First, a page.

It’s 1 a.m. A jet black night sky appears to be one with the tar road ahead of me, and my headlights pierce only slightly into the night before me. I have a cup of coffee in my cup holder, and the radio is playing softly. There are no other cars out on the road; it is just me and the near-endless possibilities of destinations to which the highway can take me to. It does not so much matter where I am going, but more that I can go there. My car is my freedom; it’s a part of me. Then I awake from my afternoon nap: It’s really 5:30 p.m, I am a freshman, and I am dismally stuck on campus.
That was one year ago. Now that I have my car here at college, I cringe at the notion of being stranded on campus without one. This new privilege has also given me a better understanding of how bad campus parking really is. I used to think that The College of William and Mary sought to pen students up because it has this notion that all students at the College are wild animals in need of domestication. I now understand that there really is no parking to accommodate all the students we have. This is a problem that needs to be addressed to ensure available transportation for all students at the College.
I’m not going to demand that the College immediately allocate large sums of money toward the construction of multi-level parking garages, however nice that would be, because we lack the resources to do so. I can’t be upset with the College for not being wealthy enough.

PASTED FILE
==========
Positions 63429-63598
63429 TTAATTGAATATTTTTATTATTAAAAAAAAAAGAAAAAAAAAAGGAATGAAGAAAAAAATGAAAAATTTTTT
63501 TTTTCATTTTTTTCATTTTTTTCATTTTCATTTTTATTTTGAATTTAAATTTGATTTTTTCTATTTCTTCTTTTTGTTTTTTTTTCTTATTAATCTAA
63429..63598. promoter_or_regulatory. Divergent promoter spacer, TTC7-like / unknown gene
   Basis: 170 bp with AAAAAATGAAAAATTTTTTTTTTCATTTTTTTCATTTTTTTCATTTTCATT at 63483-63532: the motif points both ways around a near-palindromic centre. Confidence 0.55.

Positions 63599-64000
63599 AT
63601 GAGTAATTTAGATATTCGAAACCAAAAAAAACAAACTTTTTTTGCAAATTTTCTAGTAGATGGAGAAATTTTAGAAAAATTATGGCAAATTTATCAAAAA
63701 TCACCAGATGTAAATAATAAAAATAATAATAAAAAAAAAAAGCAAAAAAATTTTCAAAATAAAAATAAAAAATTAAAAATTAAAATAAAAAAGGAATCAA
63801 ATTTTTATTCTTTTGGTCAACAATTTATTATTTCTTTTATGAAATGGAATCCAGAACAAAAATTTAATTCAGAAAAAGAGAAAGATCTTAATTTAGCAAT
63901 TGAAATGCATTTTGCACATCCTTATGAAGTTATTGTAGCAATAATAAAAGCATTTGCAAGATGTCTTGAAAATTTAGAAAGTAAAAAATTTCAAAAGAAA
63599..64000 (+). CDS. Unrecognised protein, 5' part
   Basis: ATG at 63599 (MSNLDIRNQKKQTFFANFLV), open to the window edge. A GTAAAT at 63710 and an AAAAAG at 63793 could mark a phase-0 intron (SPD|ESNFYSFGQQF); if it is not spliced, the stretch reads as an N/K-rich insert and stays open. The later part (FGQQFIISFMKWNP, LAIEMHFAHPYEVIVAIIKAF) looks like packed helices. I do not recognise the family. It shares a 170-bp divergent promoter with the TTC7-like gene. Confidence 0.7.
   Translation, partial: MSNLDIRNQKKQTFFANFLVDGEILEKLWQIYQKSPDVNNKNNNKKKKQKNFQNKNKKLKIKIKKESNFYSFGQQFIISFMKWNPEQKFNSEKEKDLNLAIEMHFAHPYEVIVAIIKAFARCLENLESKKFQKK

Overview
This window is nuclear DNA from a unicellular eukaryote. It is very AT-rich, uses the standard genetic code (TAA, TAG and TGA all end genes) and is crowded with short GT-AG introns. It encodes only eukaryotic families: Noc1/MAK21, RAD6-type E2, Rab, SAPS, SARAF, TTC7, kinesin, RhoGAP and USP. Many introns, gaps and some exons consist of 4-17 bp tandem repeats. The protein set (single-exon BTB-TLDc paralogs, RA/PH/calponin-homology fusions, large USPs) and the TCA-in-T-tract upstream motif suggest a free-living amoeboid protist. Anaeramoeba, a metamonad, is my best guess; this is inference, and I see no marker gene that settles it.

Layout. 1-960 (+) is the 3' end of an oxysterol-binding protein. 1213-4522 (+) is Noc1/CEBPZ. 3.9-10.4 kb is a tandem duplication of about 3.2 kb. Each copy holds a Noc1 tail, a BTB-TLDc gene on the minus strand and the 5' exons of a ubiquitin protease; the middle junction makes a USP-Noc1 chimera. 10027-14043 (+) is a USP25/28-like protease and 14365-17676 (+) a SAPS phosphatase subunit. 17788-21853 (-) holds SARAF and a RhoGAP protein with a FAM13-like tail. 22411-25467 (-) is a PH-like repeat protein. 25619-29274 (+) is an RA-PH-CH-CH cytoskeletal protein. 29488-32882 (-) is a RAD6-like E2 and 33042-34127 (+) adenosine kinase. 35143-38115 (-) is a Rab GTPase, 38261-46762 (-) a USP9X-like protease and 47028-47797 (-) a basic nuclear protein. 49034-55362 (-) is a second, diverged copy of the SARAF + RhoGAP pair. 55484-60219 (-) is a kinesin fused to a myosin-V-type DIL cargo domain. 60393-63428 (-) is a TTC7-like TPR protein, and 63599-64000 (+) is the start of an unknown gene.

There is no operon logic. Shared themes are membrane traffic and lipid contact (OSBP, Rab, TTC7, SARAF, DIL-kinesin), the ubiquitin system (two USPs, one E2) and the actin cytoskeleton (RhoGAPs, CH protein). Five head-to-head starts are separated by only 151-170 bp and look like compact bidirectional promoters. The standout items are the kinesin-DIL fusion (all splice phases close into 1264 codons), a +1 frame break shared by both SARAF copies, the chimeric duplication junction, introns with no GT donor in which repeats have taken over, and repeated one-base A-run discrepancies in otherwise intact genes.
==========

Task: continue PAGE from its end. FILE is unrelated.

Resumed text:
What is aggravating, and what I am upset with, however, is the apparent lack of initiative on the administration’s part to solve this issue. I not only want to know that all of the administrators are brainstorming to find a real solution, but also that they are working to get one implemented as soon as possible. The student body needs to hear from the administrators that they know that this is an important issue for us, and that they are working on it today to try to figure it out. That they remain silent indicates that they don’t see the parking problem as an immediate issue. Even though the student body clearly feels there is a significant problem with the current parking policy.
The Student Assembly, on the otherhand, has been working quite diligently on behalf of the student body, but how much can it really do? The student car-sharing program sounds promising and will definitely be beneficial for freshmen were it to be implemented, but it does not address the root of the problem.
Perhaps, like fraternity housing problems and the idea of a late-night cafe, the student parking issue is an issue that requires a long term solution. If that is the case, so be it. There are, however, some temporary solutions that can be implemented; such as allowing upperclassmen to give their parking permits to underclassmen, moving all the freight containers and miscellaneous junk out of the William and Mary Hall parking lot, creating incentives for off-campus students to register as carpoolers, or making the criteria for underclassmen to obtain on-campus parking permits more lenient. Maybe — and don’t shoot me — one of the fields by the fraternity units could be converted into more student parking.
It’s not a lot, but at least these small changes would provide some relief to our current crisis.